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Slow and Steady

I really enjoyed Sensei Pat Nakata's Guest Post entitled Mada, Mada, Mada.

Some students are very enthusiastic. As instructors, we should encourage this. But Karate is a lifelong practice. Sensei Shoshin Nagamine compared it to a marathon rather than a sprint.

It is good to train hard and enthusiastically. It is more important to train dilligently for the long term.

The same is true in other activities. Take weightlifting, for example. You could lift extremely heavy weights every day for two weeks, but that will not make you a good weightlifter. In two weeks, your body will not have time to grow stronger. You will just exhaust and possibly injure yourself.

It is more important to follow a disciplined course of lifting, designed to develop your overall body, and to coordinate this will a healthy diet and lifestyle.

In Karate, the question is not how much or how intensely you can train for one year or even ten years, but how well you can train for your entire life.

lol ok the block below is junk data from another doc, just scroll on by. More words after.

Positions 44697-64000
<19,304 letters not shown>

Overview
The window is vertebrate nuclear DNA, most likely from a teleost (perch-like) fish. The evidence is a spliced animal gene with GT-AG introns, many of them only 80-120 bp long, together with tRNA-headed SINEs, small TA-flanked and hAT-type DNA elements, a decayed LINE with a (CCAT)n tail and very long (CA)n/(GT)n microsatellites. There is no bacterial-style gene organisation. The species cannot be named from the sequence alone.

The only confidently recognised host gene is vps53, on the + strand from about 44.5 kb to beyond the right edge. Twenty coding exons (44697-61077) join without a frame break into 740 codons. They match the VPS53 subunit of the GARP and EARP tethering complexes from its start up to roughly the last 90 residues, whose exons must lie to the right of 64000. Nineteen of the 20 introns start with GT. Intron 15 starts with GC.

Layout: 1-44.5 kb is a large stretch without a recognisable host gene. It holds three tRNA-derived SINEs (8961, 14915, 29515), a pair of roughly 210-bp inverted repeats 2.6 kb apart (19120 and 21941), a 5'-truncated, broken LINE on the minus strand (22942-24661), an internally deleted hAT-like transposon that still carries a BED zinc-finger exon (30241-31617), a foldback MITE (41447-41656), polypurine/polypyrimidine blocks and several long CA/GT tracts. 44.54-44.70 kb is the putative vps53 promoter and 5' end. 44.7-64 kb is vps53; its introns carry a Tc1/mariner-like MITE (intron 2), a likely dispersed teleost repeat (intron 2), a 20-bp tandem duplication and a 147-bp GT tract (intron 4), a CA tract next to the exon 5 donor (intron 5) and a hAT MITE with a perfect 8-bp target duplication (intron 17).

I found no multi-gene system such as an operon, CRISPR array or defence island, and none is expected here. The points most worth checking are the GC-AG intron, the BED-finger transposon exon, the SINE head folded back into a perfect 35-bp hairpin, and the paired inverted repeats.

An important consideration is the wear and tear of Karate training on your body. It makes no sense to train so hard that you injure yourself, tear your muscles and tendons, strain your joints, break your bones, injure your back, develop arthritis, etc. Sometimes, the results of overtraining, or improper training, will not show up for years of even decades.

When you are in your 20s and 30s, you should already be planning for how you would like to be in your 70s! I think that the Tai Chi instructors do an excellent job of this. Look at a 70 year old Karate instructor and a 70 year old Tai Chi instructor. Who is in better health? Who is more agile?

Of course, the answer depends on how they trained. Slow and steady is my recommendation.

Respectfully,

Charles C. Goodin